Exploring Richard Branson’s Virgin Oceanic

The first time I met Richard Branson we were in the kitchen of a small bed and breakfast in the high-Arctic Inuit village of Clyde River. Taller and blonder than I expected, he was dressed in full cold-weather gear and had just flown in by private plane to join a dogsled expedition. Slightly bemused, he was struggling to figure out how to microwave a cup of tea.

I think of that scene whenever he announces he’s setting off on a new adventure – whether by hot air balloon, cigarette boat or, as of this month, one-man submarine. While exceedingly bold, maybe even brave, I’m not convinced technology is his strong suit … which makes me a bit worried when he announces he intends to go deeper below the surface of the ocean than any man or woman before, to explore the bottoms of the five oceans.

His $10 million “Virgin Oceanic” is the continuation of a project begun by Branson’s friend and former ballooning partner Steve Fossett (whose small plane mysteriously disappeared over the Nevada desert in 2007). The goal is to take the ultra-lightweight sub to the deepest, least-explored parts of the planet … perhaps simultaneous to the date sometime later this year when his “Virgin Galactic” rockets its first paying passengers ($200,000 per seat) into space.Nothing Branson sets out to do is small. He’s become the Steve Jobs of high-end adventure in that it seems anything he proposes is quickly bought up by wealthy folks who would follow him anywhere. His attitude is equal parts measured and cavalier. “I have a great difficulty saying no,” he admits. “Life’s so much more fun saying yes.”

The Deepflight Challenger was built by the leader in sophisticated submersibles, Hawkes Ocean Technologies of Point Richmond, CA, and is the brainchild of renowned ocean engineer and inventor Graham Hawkes. Branson intends to use the 18-foot-long, 8000-pound craft in what he’s calling the Virgin Oceanic Five Dives project, hoping to take it to the deepest point in each of the five oceans. The Scripps Institute of Oceanography, Monterey Bay Aquarium Research Institute and Moss Landing Marine Labs have signed on to support the scientific efforts of the team, which will study marine life, the tectonic plates and help Google Ocean map the ocean floor in 3D.

Hawkes has also constructed submarines for upcoming explorations of the Gulf of Aqaba, Jordan, and a multi-year ocean expedition led by venture capitalist Tom Perkins.

“I love a challenge,” says Branson. “When I learned that only one person had gone below 18,000 feet under water and the sea goes down to 36,000-feet, it seemed to unbelievable. And talking to scientists and finding out that 80 percent of species on earth haven’t been discovered yet – that’s unbelievable. Knowing there are thousands of shipwrecks on the bottom of the sea that never have been discovered is pretty good fun as well.”

Searching for gold-laden Spanish galleons could be another part of the adventure, as is setting records. In the spirit of Fossett – who loved setting records and owned 115 when he died– the dives will include setting 30 Guinness World records. It is hardly a risk-free adventure. A leak or engine malfunction at depths where pressure is 1,000 times normal would be catastrophic, for both man and machine.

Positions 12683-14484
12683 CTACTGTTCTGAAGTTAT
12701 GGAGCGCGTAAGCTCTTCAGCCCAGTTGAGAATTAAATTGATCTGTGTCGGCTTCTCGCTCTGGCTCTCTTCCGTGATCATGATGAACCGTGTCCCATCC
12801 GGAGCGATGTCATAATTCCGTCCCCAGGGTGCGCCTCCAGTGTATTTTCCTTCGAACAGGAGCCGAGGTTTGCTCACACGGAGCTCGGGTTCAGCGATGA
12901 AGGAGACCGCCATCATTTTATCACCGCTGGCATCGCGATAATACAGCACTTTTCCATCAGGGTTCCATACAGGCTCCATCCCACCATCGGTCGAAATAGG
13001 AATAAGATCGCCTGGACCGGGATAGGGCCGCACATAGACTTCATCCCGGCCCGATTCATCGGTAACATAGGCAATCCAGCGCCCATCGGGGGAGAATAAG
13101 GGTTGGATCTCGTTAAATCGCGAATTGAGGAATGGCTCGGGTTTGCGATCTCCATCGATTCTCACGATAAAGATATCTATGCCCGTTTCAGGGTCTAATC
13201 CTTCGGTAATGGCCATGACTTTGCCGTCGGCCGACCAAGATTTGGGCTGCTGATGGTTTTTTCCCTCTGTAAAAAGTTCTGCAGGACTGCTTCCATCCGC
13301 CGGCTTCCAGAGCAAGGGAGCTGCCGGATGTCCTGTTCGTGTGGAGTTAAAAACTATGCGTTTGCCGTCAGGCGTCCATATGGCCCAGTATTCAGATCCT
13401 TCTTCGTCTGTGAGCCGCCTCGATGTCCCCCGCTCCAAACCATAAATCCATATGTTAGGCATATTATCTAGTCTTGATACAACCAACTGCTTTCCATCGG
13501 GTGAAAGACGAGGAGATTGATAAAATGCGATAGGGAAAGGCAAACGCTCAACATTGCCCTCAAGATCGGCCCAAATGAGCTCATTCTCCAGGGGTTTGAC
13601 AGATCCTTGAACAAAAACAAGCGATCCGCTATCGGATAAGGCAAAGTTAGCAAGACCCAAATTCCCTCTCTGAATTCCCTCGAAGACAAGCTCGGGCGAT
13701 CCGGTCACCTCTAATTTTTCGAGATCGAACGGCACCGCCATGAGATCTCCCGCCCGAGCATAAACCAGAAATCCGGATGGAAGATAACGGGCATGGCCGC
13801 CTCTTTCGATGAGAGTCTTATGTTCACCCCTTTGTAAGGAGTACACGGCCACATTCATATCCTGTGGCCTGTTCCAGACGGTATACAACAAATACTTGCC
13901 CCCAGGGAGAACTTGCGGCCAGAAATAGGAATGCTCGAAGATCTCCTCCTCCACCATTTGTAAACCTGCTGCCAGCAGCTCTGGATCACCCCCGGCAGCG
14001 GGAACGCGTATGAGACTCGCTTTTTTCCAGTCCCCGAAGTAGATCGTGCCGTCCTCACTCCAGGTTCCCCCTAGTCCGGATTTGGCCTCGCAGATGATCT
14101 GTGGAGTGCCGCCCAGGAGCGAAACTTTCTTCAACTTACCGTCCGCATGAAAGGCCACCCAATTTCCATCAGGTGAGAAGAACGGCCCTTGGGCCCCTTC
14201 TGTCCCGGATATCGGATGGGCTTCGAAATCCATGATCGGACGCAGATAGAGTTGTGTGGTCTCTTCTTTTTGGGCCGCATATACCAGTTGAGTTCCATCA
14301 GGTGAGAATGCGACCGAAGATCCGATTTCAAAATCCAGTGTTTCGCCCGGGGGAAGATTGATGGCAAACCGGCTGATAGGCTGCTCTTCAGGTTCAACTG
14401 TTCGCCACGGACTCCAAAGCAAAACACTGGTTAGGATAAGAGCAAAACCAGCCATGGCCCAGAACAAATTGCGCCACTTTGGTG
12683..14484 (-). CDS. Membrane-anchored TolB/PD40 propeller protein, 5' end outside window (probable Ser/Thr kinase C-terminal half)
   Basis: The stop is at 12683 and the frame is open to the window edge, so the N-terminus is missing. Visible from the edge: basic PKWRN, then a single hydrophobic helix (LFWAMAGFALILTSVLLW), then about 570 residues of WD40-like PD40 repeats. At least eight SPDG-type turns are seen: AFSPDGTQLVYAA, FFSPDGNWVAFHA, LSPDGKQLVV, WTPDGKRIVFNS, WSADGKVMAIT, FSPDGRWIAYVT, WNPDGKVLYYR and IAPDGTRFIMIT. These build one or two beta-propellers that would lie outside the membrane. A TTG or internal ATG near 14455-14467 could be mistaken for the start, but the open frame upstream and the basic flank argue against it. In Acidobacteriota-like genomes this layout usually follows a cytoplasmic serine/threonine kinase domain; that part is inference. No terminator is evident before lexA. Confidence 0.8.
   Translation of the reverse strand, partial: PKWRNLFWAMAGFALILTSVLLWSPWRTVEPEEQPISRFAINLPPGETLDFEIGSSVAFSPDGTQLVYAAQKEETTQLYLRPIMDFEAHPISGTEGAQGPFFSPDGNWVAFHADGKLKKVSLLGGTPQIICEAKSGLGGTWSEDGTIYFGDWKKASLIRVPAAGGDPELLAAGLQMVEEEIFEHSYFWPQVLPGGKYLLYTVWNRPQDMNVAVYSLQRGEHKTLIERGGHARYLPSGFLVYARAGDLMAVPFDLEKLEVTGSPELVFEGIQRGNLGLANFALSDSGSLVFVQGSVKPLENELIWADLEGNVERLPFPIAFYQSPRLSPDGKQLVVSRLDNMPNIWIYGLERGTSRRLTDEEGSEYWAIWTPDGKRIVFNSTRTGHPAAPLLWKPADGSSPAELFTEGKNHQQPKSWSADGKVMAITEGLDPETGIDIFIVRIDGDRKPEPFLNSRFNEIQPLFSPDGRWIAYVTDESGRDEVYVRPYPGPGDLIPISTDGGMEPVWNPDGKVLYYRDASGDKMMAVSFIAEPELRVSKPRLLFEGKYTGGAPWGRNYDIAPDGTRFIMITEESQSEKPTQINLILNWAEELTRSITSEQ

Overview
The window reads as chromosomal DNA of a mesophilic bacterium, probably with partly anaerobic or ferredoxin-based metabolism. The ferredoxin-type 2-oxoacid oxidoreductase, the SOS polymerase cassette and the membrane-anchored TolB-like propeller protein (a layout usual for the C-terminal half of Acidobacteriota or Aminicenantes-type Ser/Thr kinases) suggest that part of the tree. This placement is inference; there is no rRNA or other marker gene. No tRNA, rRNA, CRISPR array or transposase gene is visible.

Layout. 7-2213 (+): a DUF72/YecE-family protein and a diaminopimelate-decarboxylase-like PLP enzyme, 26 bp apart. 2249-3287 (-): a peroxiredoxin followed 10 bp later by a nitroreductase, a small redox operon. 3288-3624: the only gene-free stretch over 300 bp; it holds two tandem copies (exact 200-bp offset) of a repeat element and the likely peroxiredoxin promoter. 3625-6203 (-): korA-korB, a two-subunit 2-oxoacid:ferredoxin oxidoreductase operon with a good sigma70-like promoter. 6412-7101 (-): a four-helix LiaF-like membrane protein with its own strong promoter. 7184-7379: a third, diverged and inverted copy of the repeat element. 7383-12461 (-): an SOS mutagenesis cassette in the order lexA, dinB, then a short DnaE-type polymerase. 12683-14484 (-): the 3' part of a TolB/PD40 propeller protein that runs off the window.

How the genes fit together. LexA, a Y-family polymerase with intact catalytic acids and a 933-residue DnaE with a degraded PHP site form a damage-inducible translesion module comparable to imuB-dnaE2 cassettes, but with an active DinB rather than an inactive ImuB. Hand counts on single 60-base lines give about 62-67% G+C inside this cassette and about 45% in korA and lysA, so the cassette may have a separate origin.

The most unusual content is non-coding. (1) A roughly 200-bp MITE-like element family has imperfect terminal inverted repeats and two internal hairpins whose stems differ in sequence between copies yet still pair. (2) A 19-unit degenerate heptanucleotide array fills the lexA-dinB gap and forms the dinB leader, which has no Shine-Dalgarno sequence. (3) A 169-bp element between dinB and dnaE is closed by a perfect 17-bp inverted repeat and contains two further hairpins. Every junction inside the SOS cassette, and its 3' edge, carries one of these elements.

They hope the first of the Five Dives explorations will take place as early as this summer when explorer Chris Walsh captains the sub to the bottom of the Pacific’s Mariana Trench, more than 30,000 feet below sea level. Branson intends to captain the next trip, to the bottom of the Atlantic’s Puerto Rico Trench, a mere 25,000 feet below.

The other three areas to be explored are the Diamantina Trench in the Indian Ocean (26,041 feet), the South Sandwich Trench in the southern Atlantic (23, 737) and the Molloy Deep in the Arctic Ocean (18,399).

The carbon fiber and titanium submarine should be able to go 7 miles below the surface of the sea and be on its own for up to 24 hours, though the hope is that each trip to the bottom, and return, will take no more than five hours. Its ‘wings’ will essentially allow it to ‘fly’ over the ocean floor collecting data.

Before each dive remote-controlled vehicles (ROVs) will be sent down, armed with bait, to stir up marine life, which will be filmed by the submarine that follows.

Branson already owns a three-person version of the sub, also built by Hawkes – the “Necker Nymph” – which he rents for $2,500 a day at his private Caribbean island resort.

“This experimental trip to the bottom of the ocean could lead to bigger crafts,” says Branson. “We’ve coined the phrase aquanaut – anyone who goes below 20,000 feet – there’s only one person at the moment and it would be fun to make as many aquanauts as there are astronauts.”

Branson is familiar with adventuring risks. In 1972, marlin fishing off Cozumel, he swam two miles to shore when his boat was swamped by 10-foot waves. In 1977 he was the first to try flying a kind of tricycle with wings and managed to land it after soaring hundreds of feet off the ground; its inventor was killed a week later doing the same thing. He’s been nearly killed skydiving and rappelling down a Las Vegas hotel and plucked from the ocean on numerous occasions when his balloons went down.

When we traveled together in the Arctic, Sir Richard (only his mother still calls him Ricky) told me about getting lost in the north woods of Canada when one of his ballooning adventures went awry. “We called on the radio and told the guy who responded that we were on a frozen lake surrounded by fir trees. He paused a minute before saying, ‘Well, this is Canada … you could be in any of ten thousand places.’ ” A rescue chopper picked them up eight hours later.

Such luck won’t be an option at 25,000 feet below; if something goes wrong down there he better have packed an extra set of wings.